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A tree up to 20 ft high, with glabrous branchlets, becoming purplish brown by the end of the season; thorns 11⁄2 to 2 in. long. Leaves roundish obovate, 2 to 3 in. long, 11⁄4 to 21⁄2 in. wide, broadly wedge-shaped at the base, abruptly pointed, more or less lobed towards the apex, sharply toothed, at first downy beneath, soon glabrous; dark green and glossy above; veins parallel, in four to seven pairs. Flowers white, 3⁄4 in. across, produced in early June in rounded corymbs, 3 in. or more across; flower-stalks hairy, and calyx usually so; stamens fifteen to twenty, anthers pink; styles two or three; fruit globose, bright red, 1⁄2 in. diameter.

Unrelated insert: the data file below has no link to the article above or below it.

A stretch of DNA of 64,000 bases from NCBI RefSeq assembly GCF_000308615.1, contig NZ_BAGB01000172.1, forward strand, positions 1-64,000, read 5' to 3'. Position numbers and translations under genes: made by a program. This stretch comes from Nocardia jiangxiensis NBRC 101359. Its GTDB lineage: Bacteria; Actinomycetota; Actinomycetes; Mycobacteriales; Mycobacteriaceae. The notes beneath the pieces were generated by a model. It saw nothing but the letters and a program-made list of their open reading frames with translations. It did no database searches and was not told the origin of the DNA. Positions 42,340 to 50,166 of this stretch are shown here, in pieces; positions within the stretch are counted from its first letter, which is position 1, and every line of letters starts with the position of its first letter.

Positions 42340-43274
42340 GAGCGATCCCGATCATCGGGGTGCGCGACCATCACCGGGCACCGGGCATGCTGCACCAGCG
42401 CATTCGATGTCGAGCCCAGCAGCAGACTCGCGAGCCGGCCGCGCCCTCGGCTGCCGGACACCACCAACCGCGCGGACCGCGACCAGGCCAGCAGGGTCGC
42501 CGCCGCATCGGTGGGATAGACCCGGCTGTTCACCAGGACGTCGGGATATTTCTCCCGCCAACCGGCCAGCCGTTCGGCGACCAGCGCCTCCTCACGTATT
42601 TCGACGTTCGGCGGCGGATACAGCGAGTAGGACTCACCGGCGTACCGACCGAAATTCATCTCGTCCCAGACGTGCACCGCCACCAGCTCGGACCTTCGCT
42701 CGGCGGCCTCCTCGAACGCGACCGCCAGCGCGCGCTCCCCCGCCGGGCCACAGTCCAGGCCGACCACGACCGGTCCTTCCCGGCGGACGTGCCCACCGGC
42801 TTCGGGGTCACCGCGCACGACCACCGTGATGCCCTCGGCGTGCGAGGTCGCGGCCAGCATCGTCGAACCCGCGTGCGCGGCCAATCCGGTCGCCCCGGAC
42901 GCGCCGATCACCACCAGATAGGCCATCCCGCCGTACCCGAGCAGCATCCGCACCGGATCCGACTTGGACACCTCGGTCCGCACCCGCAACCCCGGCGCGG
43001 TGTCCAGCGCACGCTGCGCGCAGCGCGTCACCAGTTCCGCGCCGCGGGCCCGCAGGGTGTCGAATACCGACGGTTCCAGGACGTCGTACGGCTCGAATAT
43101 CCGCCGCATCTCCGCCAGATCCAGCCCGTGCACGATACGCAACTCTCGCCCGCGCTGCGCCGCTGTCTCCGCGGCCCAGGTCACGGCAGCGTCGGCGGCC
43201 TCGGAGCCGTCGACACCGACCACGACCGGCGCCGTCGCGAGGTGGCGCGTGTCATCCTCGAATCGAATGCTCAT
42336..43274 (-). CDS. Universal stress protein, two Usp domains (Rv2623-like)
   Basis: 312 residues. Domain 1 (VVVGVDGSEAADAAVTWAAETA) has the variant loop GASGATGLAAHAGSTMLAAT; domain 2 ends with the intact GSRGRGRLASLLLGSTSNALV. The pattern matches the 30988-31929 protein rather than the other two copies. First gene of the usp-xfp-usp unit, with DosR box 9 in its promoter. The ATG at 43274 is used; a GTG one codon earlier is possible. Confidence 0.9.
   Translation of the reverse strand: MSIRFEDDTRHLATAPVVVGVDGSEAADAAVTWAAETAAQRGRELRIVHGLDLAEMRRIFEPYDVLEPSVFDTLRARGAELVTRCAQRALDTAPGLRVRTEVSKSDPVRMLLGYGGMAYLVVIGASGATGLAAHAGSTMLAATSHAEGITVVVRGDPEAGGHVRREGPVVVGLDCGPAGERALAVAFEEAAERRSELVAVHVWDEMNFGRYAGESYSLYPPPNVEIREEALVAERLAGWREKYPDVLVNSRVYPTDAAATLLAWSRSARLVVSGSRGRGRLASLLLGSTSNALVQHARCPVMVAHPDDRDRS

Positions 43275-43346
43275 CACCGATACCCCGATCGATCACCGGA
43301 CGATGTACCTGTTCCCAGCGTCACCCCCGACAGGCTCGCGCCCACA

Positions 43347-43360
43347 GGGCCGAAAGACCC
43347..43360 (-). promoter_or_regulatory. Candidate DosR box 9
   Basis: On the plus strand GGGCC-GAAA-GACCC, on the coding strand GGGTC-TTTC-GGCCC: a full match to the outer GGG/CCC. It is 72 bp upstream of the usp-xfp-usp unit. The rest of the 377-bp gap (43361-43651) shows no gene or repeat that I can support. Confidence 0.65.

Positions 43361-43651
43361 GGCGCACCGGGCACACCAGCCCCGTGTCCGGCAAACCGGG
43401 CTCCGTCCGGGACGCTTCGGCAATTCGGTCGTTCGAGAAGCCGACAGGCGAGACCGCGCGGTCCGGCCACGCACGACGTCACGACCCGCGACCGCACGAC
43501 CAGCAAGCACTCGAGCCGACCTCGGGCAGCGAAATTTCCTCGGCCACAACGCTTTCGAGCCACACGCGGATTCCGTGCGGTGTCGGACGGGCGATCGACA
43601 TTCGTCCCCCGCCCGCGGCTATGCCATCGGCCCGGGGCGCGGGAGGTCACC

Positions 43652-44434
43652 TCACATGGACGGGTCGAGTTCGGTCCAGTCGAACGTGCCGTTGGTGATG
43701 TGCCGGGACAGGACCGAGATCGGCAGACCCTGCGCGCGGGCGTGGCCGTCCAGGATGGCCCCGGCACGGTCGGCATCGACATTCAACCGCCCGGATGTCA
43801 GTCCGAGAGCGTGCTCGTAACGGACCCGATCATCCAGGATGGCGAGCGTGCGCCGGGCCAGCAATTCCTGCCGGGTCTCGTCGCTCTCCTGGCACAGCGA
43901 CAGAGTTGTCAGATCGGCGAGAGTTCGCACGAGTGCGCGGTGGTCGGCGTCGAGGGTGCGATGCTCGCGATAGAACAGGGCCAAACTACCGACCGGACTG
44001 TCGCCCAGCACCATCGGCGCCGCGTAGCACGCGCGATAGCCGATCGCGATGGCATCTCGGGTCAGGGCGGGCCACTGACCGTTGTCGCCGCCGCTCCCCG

Native of eastern N. America, and a close ally of C. tomentosa. It has the same deep longitudinal pits in the seeds (nutlets), but differs in the midrib and veins of the leaf being more deeply sunken on the upper side, and in the fruit being globose rather than oval, and of a deeper, brighter red. It is also a more vigorous and thorny tree.